Hen & Chicks Inside?

jamiedolan(4/5)October 17, 2010

Can I grow some Hen & Chicks inside with my new Cactus? Do the Hen & Chicks need a dormancy period?

I've searched online and some things call Hen & Chicks house plants, but I've found people call things houseplants that really must have a dormancy period (i.e. chinese elm bonsai).

I won't bring in hen and chicks if they are going to end up dying without a dormancy period.



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If you're speaking of Sempervivums and the like, they probably do better outside - preferably covered with snow - when it's cold for a long time with freezing winds.

Winter is, I believe, their dormant period. That's when all of my Semps (which are outside, along with cold-hardy Sedums, too) do nothing, while they wait for Spring and another year of living.

I'm not sure (others will know - I'm still learning), but I think Semps need cold in their culture.

Since you are into plants in a big way, I trust you'll excuse me for suggesting you'd do well to start learning proper names (e.g. 'Sempervivum'), as this question about common-and-inspecific 'Hens and Chicks' could be about a number of different types of plants, from Sempervivum (most of the time that's what is being written/spoken about) to Echeveria, Pachyphytum, Sedum, Graptopetalum....ad nauseum.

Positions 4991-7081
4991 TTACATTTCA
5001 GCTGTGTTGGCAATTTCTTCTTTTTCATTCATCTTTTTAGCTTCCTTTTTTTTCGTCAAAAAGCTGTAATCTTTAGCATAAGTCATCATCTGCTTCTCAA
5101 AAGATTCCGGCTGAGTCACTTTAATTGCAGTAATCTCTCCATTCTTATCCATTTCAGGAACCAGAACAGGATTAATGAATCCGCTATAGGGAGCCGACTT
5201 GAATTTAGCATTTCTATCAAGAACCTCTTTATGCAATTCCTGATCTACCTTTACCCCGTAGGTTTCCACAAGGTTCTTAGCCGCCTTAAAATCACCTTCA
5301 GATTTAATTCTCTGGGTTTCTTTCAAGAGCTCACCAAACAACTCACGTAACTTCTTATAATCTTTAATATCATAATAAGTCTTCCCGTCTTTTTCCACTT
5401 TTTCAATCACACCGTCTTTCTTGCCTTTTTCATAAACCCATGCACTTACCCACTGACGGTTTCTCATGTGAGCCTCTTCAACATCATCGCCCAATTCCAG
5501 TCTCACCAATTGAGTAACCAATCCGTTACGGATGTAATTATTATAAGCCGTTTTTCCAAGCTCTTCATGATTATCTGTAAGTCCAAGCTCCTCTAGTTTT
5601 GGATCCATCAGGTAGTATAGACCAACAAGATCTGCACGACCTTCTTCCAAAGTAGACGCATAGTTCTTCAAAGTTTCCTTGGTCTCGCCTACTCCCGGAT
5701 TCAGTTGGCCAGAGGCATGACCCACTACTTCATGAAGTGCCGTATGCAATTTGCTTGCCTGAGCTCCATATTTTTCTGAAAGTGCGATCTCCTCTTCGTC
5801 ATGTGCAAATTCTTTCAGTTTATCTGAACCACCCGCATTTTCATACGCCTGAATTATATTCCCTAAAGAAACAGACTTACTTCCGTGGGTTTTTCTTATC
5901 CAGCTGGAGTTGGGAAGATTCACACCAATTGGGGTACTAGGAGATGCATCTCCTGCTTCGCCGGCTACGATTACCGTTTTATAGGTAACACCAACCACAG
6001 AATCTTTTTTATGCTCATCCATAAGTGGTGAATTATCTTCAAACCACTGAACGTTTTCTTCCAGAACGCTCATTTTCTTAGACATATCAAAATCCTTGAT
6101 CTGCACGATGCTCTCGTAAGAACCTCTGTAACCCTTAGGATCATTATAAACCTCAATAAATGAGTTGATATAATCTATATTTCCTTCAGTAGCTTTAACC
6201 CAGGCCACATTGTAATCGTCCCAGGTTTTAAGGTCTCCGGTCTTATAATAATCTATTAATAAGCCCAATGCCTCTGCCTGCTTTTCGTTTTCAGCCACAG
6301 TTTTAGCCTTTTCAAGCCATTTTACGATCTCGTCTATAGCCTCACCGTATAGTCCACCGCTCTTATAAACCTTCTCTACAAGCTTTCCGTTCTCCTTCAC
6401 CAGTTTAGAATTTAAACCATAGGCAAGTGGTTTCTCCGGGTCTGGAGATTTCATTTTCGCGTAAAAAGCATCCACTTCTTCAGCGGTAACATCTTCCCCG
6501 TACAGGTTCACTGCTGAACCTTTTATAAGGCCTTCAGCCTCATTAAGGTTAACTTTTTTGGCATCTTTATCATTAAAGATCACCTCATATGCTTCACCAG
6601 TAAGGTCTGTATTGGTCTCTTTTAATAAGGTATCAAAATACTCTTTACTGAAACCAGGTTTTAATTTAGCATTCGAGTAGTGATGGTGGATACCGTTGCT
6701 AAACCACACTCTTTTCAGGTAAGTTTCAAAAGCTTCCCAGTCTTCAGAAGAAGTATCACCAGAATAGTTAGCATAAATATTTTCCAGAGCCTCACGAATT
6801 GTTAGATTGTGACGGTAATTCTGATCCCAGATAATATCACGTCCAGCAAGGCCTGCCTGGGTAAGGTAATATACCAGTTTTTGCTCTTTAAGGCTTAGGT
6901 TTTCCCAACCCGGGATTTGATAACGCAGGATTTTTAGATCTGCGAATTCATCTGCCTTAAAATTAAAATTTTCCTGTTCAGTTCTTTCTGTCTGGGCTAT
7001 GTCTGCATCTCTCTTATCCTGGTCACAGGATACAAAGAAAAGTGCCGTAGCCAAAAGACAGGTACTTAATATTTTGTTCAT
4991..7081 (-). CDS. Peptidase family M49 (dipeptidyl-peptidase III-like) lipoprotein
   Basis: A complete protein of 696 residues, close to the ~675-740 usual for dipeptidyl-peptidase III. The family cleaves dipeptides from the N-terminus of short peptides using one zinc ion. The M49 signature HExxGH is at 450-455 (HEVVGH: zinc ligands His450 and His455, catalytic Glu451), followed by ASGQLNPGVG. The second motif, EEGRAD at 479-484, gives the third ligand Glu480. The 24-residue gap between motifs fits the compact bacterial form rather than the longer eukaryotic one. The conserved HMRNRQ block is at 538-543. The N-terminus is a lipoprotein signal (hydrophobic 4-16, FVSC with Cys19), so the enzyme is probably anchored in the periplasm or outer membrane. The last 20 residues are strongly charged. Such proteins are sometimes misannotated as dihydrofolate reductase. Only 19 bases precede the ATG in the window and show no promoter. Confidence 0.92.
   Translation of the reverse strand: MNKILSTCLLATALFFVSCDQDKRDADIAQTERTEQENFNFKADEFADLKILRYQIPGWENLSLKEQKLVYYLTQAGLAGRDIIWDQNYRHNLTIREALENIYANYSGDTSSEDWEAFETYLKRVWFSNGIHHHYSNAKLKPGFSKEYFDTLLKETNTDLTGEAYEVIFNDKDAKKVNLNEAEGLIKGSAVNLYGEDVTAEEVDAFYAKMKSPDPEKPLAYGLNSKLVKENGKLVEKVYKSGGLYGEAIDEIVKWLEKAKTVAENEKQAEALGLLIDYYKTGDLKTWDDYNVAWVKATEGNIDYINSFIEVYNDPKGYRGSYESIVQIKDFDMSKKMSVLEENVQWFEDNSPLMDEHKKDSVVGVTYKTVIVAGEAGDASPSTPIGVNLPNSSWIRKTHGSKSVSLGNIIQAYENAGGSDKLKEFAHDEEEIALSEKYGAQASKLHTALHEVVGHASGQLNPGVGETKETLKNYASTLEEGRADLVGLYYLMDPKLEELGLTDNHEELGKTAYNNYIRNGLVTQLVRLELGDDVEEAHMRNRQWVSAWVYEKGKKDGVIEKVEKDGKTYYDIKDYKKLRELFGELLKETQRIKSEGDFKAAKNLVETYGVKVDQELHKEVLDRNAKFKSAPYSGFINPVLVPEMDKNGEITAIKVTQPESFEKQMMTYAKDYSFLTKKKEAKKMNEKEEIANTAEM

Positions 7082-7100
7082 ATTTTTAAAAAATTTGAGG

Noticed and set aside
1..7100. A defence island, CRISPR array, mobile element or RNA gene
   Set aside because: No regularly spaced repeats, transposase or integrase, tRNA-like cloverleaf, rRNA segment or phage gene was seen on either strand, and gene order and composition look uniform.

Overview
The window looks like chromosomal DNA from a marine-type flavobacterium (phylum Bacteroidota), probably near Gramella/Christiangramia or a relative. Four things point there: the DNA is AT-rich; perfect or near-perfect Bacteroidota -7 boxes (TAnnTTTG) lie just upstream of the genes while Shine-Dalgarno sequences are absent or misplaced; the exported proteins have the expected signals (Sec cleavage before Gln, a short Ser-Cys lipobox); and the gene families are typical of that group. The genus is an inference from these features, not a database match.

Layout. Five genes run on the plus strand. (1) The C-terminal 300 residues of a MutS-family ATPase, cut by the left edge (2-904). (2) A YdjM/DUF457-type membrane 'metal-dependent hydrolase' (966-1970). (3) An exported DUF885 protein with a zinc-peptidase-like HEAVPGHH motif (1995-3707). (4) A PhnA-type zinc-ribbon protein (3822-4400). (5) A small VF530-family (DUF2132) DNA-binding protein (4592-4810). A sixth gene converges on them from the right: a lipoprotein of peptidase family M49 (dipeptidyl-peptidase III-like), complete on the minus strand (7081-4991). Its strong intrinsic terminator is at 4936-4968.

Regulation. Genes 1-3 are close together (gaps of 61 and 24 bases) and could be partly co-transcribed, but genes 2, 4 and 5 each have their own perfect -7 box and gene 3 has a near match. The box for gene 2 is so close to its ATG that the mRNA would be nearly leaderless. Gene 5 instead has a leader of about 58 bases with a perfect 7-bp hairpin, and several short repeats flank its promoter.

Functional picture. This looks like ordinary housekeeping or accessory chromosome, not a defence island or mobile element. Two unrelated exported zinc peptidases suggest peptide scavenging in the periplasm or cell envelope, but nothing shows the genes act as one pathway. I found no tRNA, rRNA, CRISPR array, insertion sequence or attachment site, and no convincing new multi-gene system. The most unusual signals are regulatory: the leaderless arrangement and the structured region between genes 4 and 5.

Bookmark   October 17, 2010 at 8:12PM
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Thanks, yes, Sempervivum. I saw some more people online selling Sempervivum today as houseplants.

I'm thinking your right and they do need the dormancy period. I kind of suspect they are short lived if they skip the dormancy period.



    Bookmark   October 18, 2010 at 9:59PM
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Greenthumb(Zone 5a, MN)

Well, I grew S. 'Oddity' for a number of years under fluorescent lights without any problems.
I actually purchased the plant from a mail order outfit out of California. I always thought the plant was tender and was shocked when I found out the plant was hardy!

    Bookmark   October 20, 2010 at 6:00PM
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Andrew Scott

Hi Jamie,
You can grow them indoors. A lot of people will bring in potted hens and chicks so the pot wont crack. I have done it but I dont grow them any longer. My landlords mother does the same thing. She has a bunch of them that she put into a strawberry pot.

    Bookmark   October 20, 2010 at 6:32PM
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I guess my point (#2, anyway) is that Semps are primarily an outside plant - unless it's necessary, for whatever reason, to bring them in, it's in the plant's best interest to leave them outside for the winter. Of course, I've never done this with Semps in pots, only ones in the ground, so maybe in a pot one should bring them in.

And the pot shouldn't crack, even in a freeze, right, as long as it's not sealed up?

    Bookmark   October 20, 2010 at 6:43PM